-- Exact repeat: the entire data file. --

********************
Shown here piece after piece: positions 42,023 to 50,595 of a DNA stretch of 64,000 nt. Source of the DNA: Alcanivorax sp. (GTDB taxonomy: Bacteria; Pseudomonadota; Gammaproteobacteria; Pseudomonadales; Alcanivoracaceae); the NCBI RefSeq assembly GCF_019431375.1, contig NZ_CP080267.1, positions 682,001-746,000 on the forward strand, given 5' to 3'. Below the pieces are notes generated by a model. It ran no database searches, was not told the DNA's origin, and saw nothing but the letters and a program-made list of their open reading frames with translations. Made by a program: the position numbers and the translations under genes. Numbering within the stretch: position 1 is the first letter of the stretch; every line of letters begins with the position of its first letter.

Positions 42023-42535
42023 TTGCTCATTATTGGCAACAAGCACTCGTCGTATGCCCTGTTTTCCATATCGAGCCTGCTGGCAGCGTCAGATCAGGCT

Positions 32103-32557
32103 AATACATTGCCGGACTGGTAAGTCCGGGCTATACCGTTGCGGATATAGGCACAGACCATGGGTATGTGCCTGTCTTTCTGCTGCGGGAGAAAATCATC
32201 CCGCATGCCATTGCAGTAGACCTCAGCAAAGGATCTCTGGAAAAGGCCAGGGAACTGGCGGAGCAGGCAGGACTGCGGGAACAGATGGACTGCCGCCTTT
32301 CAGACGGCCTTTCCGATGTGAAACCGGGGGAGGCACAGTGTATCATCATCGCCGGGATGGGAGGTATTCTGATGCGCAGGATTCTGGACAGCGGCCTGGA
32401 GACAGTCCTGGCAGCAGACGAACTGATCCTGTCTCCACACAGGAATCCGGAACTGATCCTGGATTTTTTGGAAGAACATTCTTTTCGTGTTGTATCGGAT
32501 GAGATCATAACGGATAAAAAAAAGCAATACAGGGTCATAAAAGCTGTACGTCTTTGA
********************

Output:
Shown here piece after piece: positions 42,023 to 50,595 of a DNA stretch of 64,000 nt. Source of the DNA: Alcanivorax sp. (GTDB taxonomy: Bacteria; Pseudomonadota; Gammaproteobacteria; Pseudomonadales; Alcanivoracaceae); the NCBI RefSeq assembly GCF_019431375.1, contig NZ_CP080267.1, positions 682,001-746,000 on the forward strand, given 5' to 3'. Below the pieces are notes generated by a model. It ran no database searches, was not told the DNA's origin, and saw nothing but the letters and a program-made list of their open reading frames with translations. Made by a program: the position numbers and the translations under genes. Numbering within the stretch: position 1 is the first letter of the stretch; every line of letters begins with the position of its first letter.

Positions 42023-42535
42023 TTGCTCATTATTGGCAACAAGCACTCGTCGTATGCCCTGTTTTCCATATCGAGCCTGCTGGCAGCGTCAGATCAGGCT

Positions 32103-32557
32103 AATACATTGCCGGACTGGTAAGTCCGGGCTATACCGTTGCGGATATAGGCACAGACCATGGGTATGTGCCTGTCTTTCTGCTGCGGGAGAAAATCATC
32201 CCGCATGCCATTGCAGTAGACCTCAGCAAAGGATCTCTGGAAAAGGCCAGGGAACTGGCGGAGCAGGCAGGACTGCGGGAACAGATGGACTGCCGCCTTT
32301 CAGACGGCCTTTCCGATGTGAAACCGGGGGAGGCACAGTGTATCATCATCGCCGGGATGGGAGGTATTCTGATGCGCAGGATTCTGGACAGCGGCCTGGA
32401 GACAGTCCTGGCAGCAGACGAACTGATCCTGTCTCCACACAGGAATCCGGAACTGATCCTGGATTTTTTGGAAGAACATTCTTTTCGTGTTGTATCGGAT
32501 GAGATCATAACGGATAAAAAAAAGCAATACAGGGTCATAAAAGCTGTACGTCTTTGA